Biogeography and geological evidence etc.

john Grehan jgrehan at SCIENCEBUFF.ORG
Wed Feb 5 11:48:21 CST 2003

Fred wrote:

>* I wonder, without evaluating the merits of any particular approach or
>example, if one cause of misunderstanding between pan- and nonpan-
>biogeographers isn't what one might call the different levels off
>synthesis. Pans want to construct purely distributional scenerios, in
>order to to be able to say what's purely biogeographic, and test these
>for agreement with the rest of earth history at the level of
>agreement/disagreement between scenerios based on data from different
>fields, while nonpans don't care so much if their biogeographic
>scenerios contain non-distributional (e.g. geological) elements, and
>test these directly against individual 'facts' of various kinds.

I would agree that there are some differences in approach that are perhaps
less a matter of confusion as they are not acceptable to
non-panbiogeographers. I agree with the comment that Pans want to construct
purely distributional scenarios as that is what makes the method
independent as a source of biogeographic reconstruction. However, the
'testing' part is not so much with agreement/disagreement since
disagreement represents a research anomaly rather than an automatic
refutation of one or other model (biogeographic vs geologic). That is why
novel geological predictions become interesting in that theory may precede
empirical knowledge for another discipline.

When Croizat predicted the existence of a major tectonic feature at the
Galapagos this was not an empirical finding for geology at that time. The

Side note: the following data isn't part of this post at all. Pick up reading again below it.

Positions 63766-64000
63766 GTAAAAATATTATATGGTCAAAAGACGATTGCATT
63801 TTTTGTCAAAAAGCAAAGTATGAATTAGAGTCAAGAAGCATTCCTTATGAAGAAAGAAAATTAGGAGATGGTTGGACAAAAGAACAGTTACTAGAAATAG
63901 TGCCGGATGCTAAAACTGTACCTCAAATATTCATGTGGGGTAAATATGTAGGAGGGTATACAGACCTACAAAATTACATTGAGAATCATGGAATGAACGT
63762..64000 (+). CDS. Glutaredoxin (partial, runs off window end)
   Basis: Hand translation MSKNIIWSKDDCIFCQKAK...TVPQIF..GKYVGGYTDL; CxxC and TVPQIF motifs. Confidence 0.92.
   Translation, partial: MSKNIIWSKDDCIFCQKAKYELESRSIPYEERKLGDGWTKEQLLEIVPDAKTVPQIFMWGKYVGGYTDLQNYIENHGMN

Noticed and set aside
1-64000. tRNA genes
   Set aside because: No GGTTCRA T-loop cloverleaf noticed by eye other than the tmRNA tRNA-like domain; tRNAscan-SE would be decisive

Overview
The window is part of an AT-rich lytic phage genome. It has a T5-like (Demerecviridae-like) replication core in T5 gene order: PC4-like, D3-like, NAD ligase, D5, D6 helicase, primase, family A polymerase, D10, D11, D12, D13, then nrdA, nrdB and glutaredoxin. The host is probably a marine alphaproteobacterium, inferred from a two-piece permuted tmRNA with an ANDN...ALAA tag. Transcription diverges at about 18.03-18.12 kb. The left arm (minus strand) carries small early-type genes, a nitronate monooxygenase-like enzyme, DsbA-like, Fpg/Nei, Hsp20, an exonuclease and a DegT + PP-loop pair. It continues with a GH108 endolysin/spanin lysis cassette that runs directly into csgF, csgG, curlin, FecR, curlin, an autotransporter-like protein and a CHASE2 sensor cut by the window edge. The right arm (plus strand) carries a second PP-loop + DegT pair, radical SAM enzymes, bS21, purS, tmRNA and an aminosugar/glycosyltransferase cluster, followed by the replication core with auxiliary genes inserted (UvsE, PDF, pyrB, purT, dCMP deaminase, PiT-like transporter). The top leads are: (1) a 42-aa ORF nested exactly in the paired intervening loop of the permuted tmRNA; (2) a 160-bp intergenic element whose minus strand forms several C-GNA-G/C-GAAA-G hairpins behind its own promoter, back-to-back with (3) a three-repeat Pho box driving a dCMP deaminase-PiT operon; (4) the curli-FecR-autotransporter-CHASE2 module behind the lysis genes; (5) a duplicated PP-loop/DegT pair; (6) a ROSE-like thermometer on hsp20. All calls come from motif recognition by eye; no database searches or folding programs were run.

fact that this prediction has since been corroborated is interesting (at
least I think so) in that the biogeographic model (of land connections
between the Galapagos and the Americas etc) may be unacceptable to
Darwinian biogeographers, yet the model worked in predicting future
geological findings.

>Individual temperment, as well as availablitiy of data, may infuence
>which approach is more productive in particular situations, and each has
>its particular perils (as in any formal vs eclectic choice of method),
>but maybe neither is necessarily more appropriate or 'scientific...'

In panbiogeography one may point to successfully corroborated geological
predictions as one way of measuring productivity. Some may find this
success a measure of the scientific quality of panbiogeography in a
positive context in contrast to competing research programs that failed to
make such predictions (e.g. Darwinian biogeography) while to others this
panbiogeographic success is simply not worth of attention.


John Grehan
Director of Science and Collections
Buffalo Museum of Science
1020 Humboldt Parkway
Buffalo, New York 14211-1293
Voice 716-896-5200 x372
Fax 716-897-6723
jgrehan at

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